Okay, after some complaining and some bragging, I had a few books to post about today:

I re-read The Paradox of Natural Mothering. I really enjoy this book. Lots of food for thought. It is a little uncomfortable to read too because she is so spot-on in her analysis of mothers like me. It is strange to feel "under the microscope." The author herself is a "quasi-natural mother," so the analysis isn't harsh criticism, but it is a critical look at the "cult" (my word, not hers) of natural mothering and has a LOT of excellent discussion about feminism and natural mothering. I've been amassing a lot of things I'd like to share about feminism and birth and motherhood, but this is one of those takes-too-long-to-completely-delve into things that I may never get a chance to do :( She says--and I completely agree--that natural mothering represents the intersection of three ideological frameworks: voluntary simplicity, attachment parenting, and cultural feminism. Anyway, hopefully I will someday share some more of my thoughts about this book. It is definitely worth the read!

I also finished reading Homebirth in the Hospital. I am reviewing it for CfM News and I already wrote a bit about it there yesterday.

See? That's all I can manage for today and the push-pull between enjoying the idea behind this blog/wanting to share my reads and feeling like it is another drag on my time and resources continues...

I guess if I'd wasted less time complaining at the beginning, I would have had more time for book-analyzing!


Saturday, July 11, 2009

Present Moment

"If we could see the miracle
of a single flower clearly,
our whole life would change."


"Our true home is in the present moment.
To live in the present moment is a miracle.
The miracle is not to walk on water.
The miracle is to walk on the green Earth
in the present moment, to appreciate the peace and
beauty that are available now."

--Thich Nhat Hanh

Saturday, July 4, 2009

Gentle Birth, Gentle Mothering

This week I finished reading a couple of books. I'd looked forward to reading Sarah Buckley's Gentle Birth, Gentle Mothering for a long time. It used to only be available from Australia and the shipping was prohibitive. The U.S. edition came out this past edition and I finally bought it for myself. It was a good book, don't get me wrong, but a lot less creative/inspirational/unconventional than I expected. I was expecting one of those phenomenal birth books that really "goes beyond," but much of the content was a review of the literature/research basically and was actually fairly dry. I loved reading her birth story and her placenta story and her breastfeeding story. There was good evidence-based information about several topics--gestational diabetes, GBS, VBAC, cord clamping, for example--that will definitely make it into my birth blog posts. It is definitely a book worth having. It also seems to be written for the first-time mother who perhaps has had little prior exposure to/information about evidence-based maternity care.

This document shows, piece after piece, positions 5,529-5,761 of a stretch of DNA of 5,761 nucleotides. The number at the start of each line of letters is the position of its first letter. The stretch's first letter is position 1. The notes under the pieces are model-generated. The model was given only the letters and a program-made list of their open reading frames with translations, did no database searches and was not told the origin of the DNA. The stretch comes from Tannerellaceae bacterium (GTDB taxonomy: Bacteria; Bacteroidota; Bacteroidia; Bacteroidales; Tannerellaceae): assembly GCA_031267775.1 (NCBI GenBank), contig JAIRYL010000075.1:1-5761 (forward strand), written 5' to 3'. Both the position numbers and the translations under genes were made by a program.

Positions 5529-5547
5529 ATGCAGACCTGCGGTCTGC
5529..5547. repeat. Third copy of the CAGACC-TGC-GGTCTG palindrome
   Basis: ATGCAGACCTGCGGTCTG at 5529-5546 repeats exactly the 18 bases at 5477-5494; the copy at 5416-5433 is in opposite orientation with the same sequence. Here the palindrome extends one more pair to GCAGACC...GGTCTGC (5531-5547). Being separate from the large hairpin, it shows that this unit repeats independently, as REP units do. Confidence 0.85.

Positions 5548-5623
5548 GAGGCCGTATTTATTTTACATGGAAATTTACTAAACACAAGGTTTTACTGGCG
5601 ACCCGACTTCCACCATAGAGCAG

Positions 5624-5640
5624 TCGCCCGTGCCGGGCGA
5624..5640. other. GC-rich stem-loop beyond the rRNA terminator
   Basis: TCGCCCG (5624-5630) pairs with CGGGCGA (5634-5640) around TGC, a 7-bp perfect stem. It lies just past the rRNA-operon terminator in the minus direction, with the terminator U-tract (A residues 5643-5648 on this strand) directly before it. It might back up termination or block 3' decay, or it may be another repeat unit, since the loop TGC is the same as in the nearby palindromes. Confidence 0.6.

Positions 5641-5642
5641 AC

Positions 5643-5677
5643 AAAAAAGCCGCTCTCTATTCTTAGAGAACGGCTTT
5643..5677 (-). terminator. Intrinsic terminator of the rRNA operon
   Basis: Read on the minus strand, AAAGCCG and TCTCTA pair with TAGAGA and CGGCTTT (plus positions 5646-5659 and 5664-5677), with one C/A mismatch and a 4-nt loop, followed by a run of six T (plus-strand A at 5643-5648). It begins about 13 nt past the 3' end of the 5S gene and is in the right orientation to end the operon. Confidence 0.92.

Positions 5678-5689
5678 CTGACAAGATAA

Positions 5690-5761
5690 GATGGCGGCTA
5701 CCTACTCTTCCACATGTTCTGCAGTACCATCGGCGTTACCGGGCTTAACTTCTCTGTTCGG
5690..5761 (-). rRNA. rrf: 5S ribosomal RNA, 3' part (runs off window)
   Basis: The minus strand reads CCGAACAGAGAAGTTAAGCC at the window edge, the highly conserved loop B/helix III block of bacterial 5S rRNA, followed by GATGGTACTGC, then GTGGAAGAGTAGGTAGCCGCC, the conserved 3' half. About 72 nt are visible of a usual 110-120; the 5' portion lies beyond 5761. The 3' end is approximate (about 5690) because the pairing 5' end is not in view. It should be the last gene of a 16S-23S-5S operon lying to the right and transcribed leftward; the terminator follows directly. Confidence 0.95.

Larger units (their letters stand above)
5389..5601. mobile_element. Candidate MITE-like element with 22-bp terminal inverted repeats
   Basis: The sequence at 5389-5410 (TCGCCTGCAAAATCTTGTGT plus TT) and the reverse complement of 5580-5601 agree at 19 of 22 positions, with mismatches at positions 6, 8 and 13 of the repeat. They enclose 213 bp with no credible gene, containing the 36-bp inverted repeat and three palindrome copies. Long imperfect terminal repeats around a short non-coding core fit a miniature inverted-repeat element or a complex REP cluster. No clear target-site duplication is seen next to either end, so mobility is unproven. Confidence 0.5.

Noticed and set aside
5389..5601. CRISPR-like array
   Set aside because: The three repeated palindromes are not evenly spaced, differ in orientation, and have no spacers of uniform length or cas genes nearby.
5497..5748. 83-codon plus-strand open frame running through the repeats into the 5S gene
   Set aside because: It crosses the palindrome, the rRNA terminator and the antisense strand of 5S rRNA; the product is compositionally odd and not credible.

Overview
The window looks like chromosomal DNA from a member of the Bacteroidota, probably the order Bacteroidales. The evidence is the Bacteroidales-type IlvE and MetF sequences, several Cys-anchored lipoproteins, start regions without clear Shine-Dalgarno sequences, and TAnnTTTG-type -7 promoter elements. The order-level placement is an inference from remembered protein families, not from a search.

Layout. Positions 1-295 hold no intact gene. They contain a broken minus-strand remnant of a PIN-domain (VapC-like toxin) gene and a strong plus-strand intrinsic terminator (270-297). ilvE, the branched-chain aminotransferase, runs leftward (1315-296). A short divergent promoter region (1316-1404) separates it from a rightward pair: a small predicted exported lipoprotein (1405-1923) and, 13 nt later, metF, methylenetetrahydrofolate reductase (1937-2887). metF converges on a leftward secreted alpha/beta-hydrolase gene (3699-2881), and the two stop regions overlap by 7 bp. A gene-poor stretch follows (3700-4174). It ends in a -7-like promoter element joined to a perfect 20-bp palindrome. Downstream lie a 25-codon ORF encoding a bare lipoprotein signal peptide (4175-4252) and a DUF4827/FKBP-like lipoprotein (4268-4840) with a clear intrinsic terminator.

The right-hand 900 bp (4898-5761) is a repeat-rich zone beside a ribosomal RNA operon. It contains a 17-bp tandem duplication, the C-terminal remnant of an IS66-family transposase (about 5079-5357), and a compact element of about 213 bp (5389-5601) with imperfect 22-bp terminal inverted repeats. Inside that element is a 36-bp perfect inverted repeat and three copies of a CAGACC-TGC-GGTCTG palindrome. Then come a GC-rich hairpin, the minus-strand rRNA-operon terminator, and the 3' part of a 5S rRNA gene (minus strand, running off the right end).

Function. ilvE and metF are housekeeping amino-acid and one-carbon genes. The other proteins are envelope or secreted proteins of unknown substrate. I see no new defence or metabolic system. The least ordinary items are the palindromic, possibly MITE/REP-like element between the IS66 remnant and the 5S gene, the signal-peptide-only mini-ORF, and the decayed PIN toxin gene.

I also finished reading Mother Blessings: Honoring Women Becoming Mothers, which was one of my birthday presents this year from my mom. I'm going to a mother blessing tomorrow, so this was a timely read :) It had a couple of new ideas in it for me like making "birth dolls" together (cool!) and also a family mandala project that sounded really neat (I think I will do it with my kids instead of at a mother blessing).

And, I finished reading The Answer: Making Sense of Life, One Question at a Time. Sections were interesting, but overall I found it kind of "shallow." The author made extensive pop-culture references that I found kind of self-conscious and forced--like, "look how hip I am!" or something. You couldn't go more than two pages without the SAME SENTENCE--"as XYZ musician might sing...[lyrics related to the life question at hand]." Lots of references to tv shows, movie dialog, etc. It grated on my nerves. The central idea was cool though--life is a question and you are an answer--and the author had some good insights to share as well. In the section about "am I missing something?" (which I identified with--that urge to stay "caught up" and make sure I'm not missing anything important!) she said after mentioning Schubert's Eighth Symphony (The Unfinished Symphony), "Because you are full of unlimited potential you will always have more music in you, and yet what you have already composed can stand on its own if you're willing to let it." (emphasis mine). As you may recall, one of my favorite quotes is about not dying with you music still in you. I loved this reminder about what I've already composed :)

That's all I have time for today! Time for 4th of July BBQ, cotton candy, and fireworks!